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Old 05-13-2016, 06:58 AM   #1
szy0931
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Default after FASTQC, what should we do?

After FASTQC, just like the post in the link (http://rustbeltscientist.tumblr.com/...-first-rna-seq), I feel I do not have too many things to do since every action on data may drive the data from the real fact.
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Old 05-13-2016, 07:05 AM   #2
GenoMax
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FastQC is meant to be a guide and should be used as such. The "limits" in it for various tests (which are configurable BTW, if the red "X" bothers you) were set for re-sequencing data and are not always applicable to myriad of other data types (e.g. RNAseq).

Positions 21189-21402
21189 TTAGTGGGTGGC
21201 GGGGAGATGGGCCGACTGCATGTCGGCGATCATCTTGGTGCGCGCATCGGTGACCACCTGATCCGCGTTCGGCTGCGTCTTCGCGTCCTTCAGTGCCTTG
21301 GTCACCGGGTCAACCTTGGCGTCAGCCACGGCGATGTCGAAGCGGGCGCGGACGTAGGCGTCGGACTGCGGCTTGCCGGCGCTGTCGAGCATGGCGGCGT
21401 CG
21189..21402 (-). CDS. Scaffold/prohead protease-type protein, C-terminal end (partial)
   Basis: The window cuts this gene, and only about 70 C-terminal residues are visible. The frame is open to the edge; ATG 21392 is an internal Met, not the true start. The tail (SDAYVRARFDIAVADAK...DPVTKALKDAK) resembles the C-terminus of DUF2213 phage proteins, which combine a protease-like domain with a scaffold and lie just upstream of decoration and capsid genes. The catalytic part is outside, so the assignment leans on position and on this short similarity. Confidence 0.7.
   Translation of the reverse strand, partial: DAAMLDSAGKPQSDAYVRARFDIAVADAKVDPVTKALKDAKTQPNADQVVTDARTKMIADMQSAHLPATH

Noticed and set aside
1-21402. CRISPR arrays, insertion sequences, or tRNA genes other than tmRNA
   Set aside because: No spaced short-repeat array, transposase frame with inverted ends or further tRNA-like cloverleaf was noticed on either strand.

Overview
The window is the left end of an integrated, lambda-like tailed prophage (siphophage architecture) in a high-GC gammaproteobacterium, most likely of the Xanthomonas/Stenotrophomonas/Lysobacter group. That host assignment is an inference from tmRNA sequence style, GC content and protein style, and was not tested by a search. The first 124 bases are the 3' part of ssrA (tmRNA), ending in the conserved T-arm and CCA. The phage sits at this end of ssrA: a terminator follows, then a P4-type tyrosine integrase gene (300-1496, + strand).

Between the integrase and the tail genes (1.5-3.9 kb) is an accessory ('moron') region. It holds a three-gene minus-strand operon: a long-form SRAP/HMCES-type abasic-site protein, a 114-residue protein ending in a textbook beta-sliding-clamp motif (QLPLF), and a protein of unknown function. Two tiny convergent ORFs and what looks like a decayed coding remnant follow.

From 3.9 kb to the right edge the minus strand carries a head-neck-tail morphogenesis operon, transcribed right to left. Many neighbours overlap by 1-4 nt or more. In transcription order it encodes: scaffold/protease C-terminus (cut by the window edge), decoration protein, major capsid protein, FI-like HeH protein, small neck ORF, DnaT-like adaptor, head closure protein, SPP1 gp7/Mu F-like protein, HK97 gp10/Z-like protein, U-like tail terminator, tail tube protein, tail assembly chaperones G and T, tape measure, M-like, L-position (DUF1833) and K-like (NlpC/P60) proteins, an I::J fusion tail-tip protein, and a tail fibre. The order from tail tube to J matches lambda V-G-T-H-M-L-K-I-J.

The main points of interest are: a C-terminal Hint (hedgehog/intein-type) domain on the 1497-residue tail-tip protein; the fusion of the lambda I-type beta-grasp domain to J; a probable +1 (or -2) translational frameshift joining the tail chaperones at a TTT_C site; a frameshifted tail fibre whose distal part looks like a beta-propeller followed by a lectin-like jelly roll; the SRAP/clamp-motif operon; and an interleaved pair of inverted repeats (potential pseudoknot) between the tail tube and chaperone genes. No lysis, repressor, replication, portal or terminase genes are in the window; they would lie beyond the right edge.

Dr. Simon Andrews has a lot of informative posts about FastQC observations at this site: https://sequencing.qcfail.com/software/fastqc/

Having something "fail" in FastQC does not mean that you can't move forward with analysis. I suggest that you pass your data through a trimming program (to ensure that there is no adapter contamination) and then move on to alignments. I recommend BBMap suite for both these tasks.
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Old 05-13-2016, 08:22 AM   #3
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I have the following red rights.
1. Per base sequence content. The first 15 baes have big imbalance and the last base (the 51st) always has much less A. I think removing the last base should be fine, but removing the 15 bases may affect mapping. I have many overrepresented short reads (<15 bases). they may cause the imbalance. I removed them. The imbalance got some correction, but they are still imbalanced.
2. Sequence Duplication Levels. It is caused by overoverrepresented reads. What else can cause this?